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District 4



No. 4 Mine (ID No. 46-08200)
Noseman Branch Mining, Inc.
Lynco, Wyoming County, West Virginia

December 21, 1995


Jerry E. Sumpter

Coal Mine Safety and Health Inspector

Originating Office - Mine Safety and Health Administration
100 Bluestone Road, Mount Hope, WV 25880
Earnest C. Teaster, Jr., District Manager



On Thursday, December 21, 1995, about 4:00 a.m., a fall of highwall accident occurred at the No. 3 drift opening (belt entry) of the Noseman Branch Mining, Inc., No. 4 mine, resulting in fatal crushing injuries to Bilton Blankenship, mobile-bridge operator. Blankenship had 14 years total mining experience. At the time of the accident, Blankenship was helping two other miners and the repairman from M & J Electric install the electric belt-drive motor. About 4:00 a.m., a portion of the highwall at the No. 3 drift began to fall on the metal canopy. Three of the men ran away from the highwall to safety, and Blankenship ran under the metal canopy.

Several minutes later a large portion of the highwall measuring 22 feet in height, 25 feet in width, and 3 to 4 feet in thickness fell, striking the metal canopy. The metal canopy was crushed, and Blankenship was pinned beneath the metal canopy.

The accident and resultant fatality occurred because the highwall contained loose unconsolidated materials, lamination of various coarse sandstone rock, and coal streaks. Mud seams were located to the rear of the unconsolidated materials, and water was seeping from them. Varying temperatures during the time period caused the material to freeze and thaw which could have loosened the highwall material.


The Noseman Branch Mining, Inc., Mine No. 4, is located at Lynco, 1 mile east of Herndon, Wyoming County, West Virginia. The mine is being developed into the Pocahontas No. 3 coal seam by the room-and-pillar method using Joy 14 continuous-mining machines and Long-Airdox mobile bridge-haulage systems. The coal extracted from the working faces was transported outside via a belt-haulage system, loaded onto surface haulage trucks, and transported about 4 miles to the Herndon Processing Plant in Herndon, West Virginia. Mining height ranges from 36 to 60 inches. Employment is provided for 70 workers, of which 64 work underground and 6 on the surface. The mine works on a rotation system, two production and one maintenance shift, 5 and 6 days a week.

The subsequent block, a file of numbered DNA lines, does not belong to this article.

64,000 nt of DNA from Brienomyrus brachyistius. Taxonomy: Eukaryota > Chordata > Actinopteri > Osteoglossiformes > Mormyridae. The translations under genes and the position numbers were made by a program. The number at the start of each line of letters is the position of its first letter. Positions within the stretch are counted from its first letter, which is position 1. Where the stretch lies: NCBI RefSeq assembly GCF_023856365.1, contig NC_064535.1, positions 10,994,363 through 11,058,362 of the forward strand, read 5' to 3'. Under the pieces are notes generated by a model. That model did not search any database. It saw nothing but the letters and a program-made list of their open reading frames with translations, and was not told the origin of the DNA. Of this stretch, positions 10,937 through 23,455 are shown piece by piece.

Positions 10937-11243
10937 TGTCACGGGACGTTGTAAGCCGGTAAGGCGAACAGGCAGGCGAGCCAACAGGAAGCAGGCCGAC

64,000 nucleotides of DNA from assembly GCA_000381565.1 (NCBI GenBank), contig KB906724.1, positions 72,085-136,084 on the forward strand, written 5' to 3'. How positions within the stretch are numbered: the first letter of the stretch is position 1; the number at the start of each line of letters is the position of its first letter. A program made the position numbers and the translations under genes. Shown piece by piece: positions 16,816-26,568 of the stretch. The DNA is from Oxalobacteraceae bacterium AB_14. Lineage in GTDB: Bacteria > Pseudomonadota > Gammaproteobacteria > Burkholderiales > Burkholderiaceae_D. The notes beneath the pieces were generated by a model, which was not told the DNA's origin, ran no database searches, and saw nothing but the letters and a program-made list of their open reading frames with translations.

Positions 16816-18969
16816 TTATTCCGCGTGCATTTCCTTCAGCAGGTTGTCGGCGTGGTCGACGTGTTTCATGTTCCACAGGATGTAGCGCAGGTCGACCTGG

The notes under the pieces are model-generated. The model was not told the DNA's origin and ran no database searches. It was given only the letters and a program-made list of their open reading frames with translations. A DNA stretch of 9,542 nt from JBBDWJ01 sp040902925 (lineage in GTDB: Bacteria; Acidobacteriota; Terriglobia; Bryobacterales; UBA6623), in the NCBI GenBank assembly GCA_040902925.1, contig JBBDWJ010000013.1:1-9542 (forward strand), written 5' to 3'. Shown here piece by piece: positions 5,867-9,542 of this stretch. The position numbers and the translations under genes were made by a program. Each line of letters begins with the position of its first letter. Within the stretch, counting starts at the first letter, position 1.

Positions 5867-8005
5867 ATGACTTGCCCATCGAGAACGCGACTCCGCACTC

An average of 800 clean tons of coal is produced daily from two continuous-mining sections. Battery-operated man trips are used to transport employees in and out of the mine. Two S&S scoops are used to transport supplies into the mine. Production started in August 1995. The mine has five drift openings, two of which are return openings. Ventilation is induced into the mine by one 6-foot blowing fan, which produces about 163,000 cfm. The main fan is located in the No. 4 drift opening. This mine has no history of methane liberation.

Principal officials for Noseman Branch Mining, Inc., are: Dennis E. Cook, president; Jimmy Williams, mine manager; Kenneth Bowles, superintendent; and Frank E. Sparks, training officer.

The last complete inspection (AAA) by the Mine Safety and Health Administration was completed on August 7, 1995.